Thanks to El Niño, California beachgoers have more to worry about than shark attacks and a deluge of sewage and plastic: Now highly venomous sea snakes are washing ashore too.

On Friday, a surfer found a yellow-bellied sea snake slithering in the sand at Silver Strand beach in Ventura County, about an hour north of Los Angeles, the Los Angeles Times reports.

It’s the furthest north along the Pacific Coast of North America that the black and yellow sea snake Pelamis platurus has ever been spotted, and the first time it’s been seen in California since 1985—which was also an El Niño year.

The snake is typically found in warm tropical waters, which, owing to this year’s El Niño conditions, California beaches now provide. The snakes don’t travel well on land, and the captured yellow-bellied snake died in transport to the local U.S. Fish and Wildlife Service office, according to the Times.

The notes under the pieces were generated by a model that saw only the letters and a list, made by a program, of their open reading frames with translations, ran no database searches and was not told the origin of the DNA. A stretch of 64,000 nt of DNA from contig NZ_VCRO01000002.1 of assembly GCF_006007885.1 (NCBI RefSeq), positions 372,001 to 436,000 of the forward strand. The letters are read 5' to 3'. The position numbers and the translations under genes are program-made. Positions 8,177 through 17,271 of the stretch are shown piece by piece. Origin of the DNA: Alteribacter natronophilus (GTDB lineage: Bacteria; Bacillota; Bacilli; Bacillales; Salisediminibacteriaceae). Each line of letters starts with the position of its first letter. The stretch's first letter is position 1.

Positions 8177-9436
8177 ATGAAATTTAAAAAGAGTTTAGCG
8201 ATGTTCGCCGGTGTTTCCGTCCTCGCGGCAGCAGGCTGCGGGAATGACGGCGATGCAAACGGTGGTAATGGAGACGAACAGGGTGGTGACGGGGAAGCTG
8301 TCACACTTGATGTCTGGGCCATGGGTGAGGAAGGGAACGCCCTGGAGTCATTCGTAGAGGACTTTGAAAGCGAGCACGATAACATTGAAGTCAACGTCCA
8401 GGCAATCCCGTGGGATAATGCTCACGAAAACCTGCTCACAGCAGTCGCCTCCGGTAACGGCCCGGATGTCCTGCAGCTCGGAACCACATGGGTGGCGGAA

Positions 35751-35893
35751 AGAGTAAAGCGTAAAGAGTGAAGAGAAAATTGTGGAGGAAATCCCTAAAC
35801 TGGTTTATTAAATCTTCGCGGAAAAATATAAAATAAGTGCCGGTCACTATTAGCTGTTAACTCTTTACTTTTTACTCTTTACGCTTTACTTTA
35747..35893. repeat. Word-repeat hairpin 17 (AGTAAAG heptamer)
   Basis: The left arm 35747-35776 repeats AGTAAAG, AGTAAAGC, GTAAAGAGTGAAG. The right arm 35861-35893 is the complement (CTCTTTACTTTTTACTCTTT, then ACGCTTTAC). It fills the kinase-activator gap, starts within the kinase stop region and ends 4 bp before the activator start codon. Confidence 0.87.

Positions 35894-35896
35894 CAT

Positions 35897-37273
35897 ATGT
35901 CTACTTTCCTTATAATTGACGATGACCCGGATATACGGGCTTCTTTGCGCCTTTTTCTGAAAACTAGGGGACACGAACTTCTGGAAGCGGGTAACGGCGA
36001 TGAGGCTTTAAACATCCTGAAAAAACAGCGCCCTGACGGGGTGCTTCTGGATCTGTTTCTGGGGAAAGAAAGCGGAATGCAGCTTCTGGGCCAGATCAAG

El Niños occur every two to seven years, disrupting winter weather across the country. Scientists have linked rising global temperatures to more severe El Niño events. The National Oceanic and Atmospheric Administration lists this year’s El Niño as one of the strongest on record—and it’s hurting more wildlife than just one scary snake.

A few miles off of San Diego, fishermen are reeling in exotic fish such as bluefin tuna, yellowtail, and dorado. Though these fish are typically found in Mexico, the four- to five-degree increase in water temperature has created a successful fishing season for Southern California, PBS reports.